Another way of looking at Destiny, Kismet, Fates.
It’s a thought experiment, so imagine you are standing at the single opening on the far left. Everything to the right, we’ll consider the past. Were you to look back, you’d see the events by which you define yourself, your memories, and so on. It can change over the years, but generally the narrative becomes more entrenched the older we get. We edit our memories to suit the story of our lives. That’s the past.
The present is the only time in which we can act. Biologically, this generally amounts to three steps: What do I need? Where am I? What do I do next? In simplest terms, I’m hungry, I’m in the living room. I go to the kitchen. What about on a larger scale? Will I have enough to eat next year? Will our nation still have fertile agriculture in 50 years? Those actions are far more distant, and require far more energy from each of us.
The future would be the waves, which I think of as what is possible. Whatever’s closest to you, that is very probable. Like finding something to eat in the kitchen within a few seconds. The further ahead it is, the less probable it is. As long as we don’t go running after the impossible, we can eventually get there.
In terms of Quantum observations, the wave equation defines the possible locations of a particle (like the future – what is possible), once you measure it, the wave collapses and you pinpoint the particle (either its position or momentum). Once you make a choice, take an action, it shifts from being possible to being. The particulars of the choice become the particle in the past.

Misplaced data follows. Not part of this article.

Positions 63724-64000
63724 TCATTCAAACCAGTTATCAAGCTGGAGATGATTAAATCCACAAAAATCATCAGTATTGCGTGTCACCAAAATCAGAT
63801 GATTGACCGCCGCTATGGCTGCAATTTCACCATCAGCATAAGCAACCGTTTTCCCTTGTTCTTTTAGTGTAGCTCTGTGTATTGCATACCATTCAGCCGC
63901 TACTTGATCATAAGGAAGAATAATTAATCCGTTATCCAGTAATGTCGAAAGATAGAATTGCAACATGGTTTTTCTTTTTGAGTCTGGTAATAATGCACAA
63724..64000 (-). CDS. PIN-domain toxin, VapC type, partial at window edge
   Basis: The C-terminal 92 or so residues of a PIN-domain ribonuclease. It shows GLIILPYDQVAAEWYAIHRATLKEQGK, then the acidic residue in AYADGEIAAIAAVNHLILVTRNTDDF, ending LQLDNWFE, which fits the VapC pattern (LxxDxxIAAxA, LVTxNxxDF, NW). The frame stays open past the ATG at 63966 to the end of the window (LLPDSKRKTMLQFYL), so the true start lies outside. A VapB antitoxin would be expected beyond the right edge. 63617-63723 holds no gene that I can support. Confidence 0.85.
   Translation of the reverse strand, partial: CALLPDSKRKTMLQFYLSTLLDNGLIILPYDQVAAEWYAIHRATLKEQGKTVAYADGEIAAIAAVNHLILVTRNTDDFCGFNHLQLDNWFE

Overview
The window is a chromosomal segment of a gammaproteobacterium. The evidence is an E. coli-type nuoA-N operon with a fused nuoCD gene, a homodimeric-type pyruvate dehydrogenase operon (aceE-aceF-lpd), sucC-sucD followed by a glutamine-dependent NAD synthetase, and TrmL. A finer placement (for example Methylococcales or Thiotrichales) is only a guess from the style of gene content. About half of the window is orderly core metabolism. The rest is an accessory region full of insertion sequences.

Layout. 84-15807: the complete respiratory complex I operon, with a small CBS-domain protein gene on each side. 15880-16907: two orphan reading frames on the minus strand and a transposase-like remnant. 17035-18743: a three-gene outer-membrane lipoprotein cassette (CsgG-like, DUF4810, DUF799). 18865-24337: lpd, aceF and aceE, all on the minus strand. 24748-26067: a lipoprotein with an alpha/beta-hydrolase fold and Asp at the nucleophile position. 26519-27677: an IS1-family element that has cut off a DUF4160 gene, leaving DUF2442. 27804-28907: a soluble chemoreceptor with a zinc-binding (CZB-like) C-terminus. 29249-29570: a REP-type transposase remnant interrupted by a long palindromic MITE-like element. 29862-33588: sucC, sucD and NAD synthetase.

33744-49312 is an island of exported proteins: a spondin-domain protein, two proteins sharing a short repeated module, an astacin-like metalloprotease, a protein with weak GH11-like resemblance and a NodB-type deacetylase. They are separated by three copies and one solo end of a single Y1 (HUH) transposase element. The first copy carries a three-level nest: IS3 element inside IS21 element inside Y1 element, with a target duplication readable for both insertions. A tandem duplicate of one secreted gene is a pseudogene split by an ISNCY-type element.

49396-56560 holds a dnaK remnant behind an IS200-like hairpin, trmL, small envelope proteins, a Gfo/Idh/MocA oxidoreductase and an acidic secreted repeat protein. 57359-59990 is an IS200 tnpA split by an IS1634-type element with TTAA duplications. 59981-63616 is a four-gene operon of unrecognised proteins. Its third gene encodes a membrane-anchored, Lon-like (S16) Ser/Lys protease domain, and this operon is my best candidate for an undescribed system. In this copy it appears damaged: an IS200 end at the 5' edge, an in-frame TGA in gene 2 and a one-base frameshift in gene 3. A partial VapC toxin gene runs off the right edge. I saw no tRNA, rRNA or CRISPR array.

Sitting at a restaurant (I think I’m hungry), I review the menu. What’s listed is the most probable (but they might be out). If I were to order off-menu, it would require more energy, as it is less probable, given the context. I order something. They deliver something else by mistake. I eat it anyway. That’s the moment I would say that all the possibilities finally collapse to a type of acceptance, a choice, a decision.
Now imagine the same idea with two people. I’m standing in my present moment, and someone else is standing in theirs, and we’re both trying to decide what actions to take. I see the possibilities before me, but so does this other person. And they aren’t the same. Not exactly. We see our context from two different perspectives. This creates interference, either positive (super) or negative (cancelling out). A simple version is to imagine that you and the other person augment that which you agree on, and negate that which you don’t. Forget about your differences and see what great heights you can achieve together. Now multiply that by over 7 billion and add all the conflicting interests and points of view, and you get the world.
The reason I bring this up, as with most things about time, isn’t to dive headfirst into the world of Quantum physics (the math and abstraction are beyond me). It’s to take an aspect of the development of quantum theory.
Counting time from 0 can reinforce this notion. The reason is that like seconds, minutes, hours, we don’t assign a number to a measure of time until it is completed. 1 o’clock means one hour has passed since the beginning of the day at midnight. 2:32 means that we are in the 3rd hour and 33rd minute, not yet counted. We can assign numbers to future times for scheduling, but these numbers refer again to the time that will have passed when we’re in that particular present moment. So our current moment, whether we think of it as a second, hour, day, year, is present, and sill in progress. It add’s a sense of dynamism, and puts us in the role as actor.
The present is the only time in which we can act. If we think of ourselves in the present (instead of worry about the past and panicking over the future), we may better act to resolve our worries and panic.
So in a sense, we live in this current moment to manifest what is possible into a historical narrative.